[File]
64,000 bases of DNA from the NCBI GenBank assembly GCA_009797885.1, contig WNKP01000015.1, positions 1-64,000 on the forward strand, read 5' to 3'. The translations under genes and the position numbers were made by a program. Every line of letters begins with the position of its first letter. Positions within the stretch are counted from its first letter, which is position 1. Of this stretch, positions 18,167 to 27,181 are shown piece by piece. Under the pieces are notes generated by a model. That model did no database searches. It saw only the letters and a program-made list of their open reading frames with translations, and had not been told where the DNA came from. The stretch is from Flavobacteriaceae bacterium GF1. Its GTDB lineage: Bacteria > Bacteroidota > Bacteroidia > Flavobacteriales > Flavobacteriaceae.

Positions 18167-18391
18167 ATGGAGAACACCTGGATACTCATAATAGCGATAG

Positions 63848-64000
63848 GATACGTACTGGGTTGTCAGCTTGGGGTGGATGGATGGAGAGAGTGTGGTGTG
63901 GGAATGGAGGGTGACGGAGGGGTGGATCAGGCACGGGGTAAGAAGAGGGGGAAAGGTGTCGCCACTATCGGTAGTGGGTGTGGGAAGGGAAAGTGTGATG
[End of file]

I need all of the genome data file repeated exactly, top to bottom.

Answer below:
64,000 bases of DNA from the NCBI GenBank assembly GCA_009797885.1, contig WNKP01000015.1, positions 1-64,000 on the forward strand, read 5' to 3'. The translations under genes and the position numbers were made by a program. Every line of letters begins with the position of its first letter. Positions within the stretch are counted from its first letter, which is position 1. Of this stretch, positions 18,167 to 27,181 are shown piece by piece. Under the pieces are notes generated by a model. That model did no database searches. It saw only the letters and a program-made list of their open reading frames with translations, and had not been told where the DNA came from. The stretch is from Flavobacteriaceae bacterium GF1. Its GTDB lineage: Bacteria > Bacteroidota > Bacteroidia > Flavobacteriales > Flavobacteriaceae.

Positions 18167-18391
18167 ATGGAGAACACCTGGATACTCATAATAGCGATAG

Positions 63848-64000
63848 GATACGTACTGGGTTGTCAGCTTGGGGTGGATGGATGGAGAGAGTGTGGTGTG
63901 GGAATGGAGGGTGACGGAGGGGTGGATCAGGCACGGGGTAAGAAGAGGGGGAAAGGTGTCGCCACTATCGGTAGTGGGTGTGGGAAGGGAAAGTGTGATG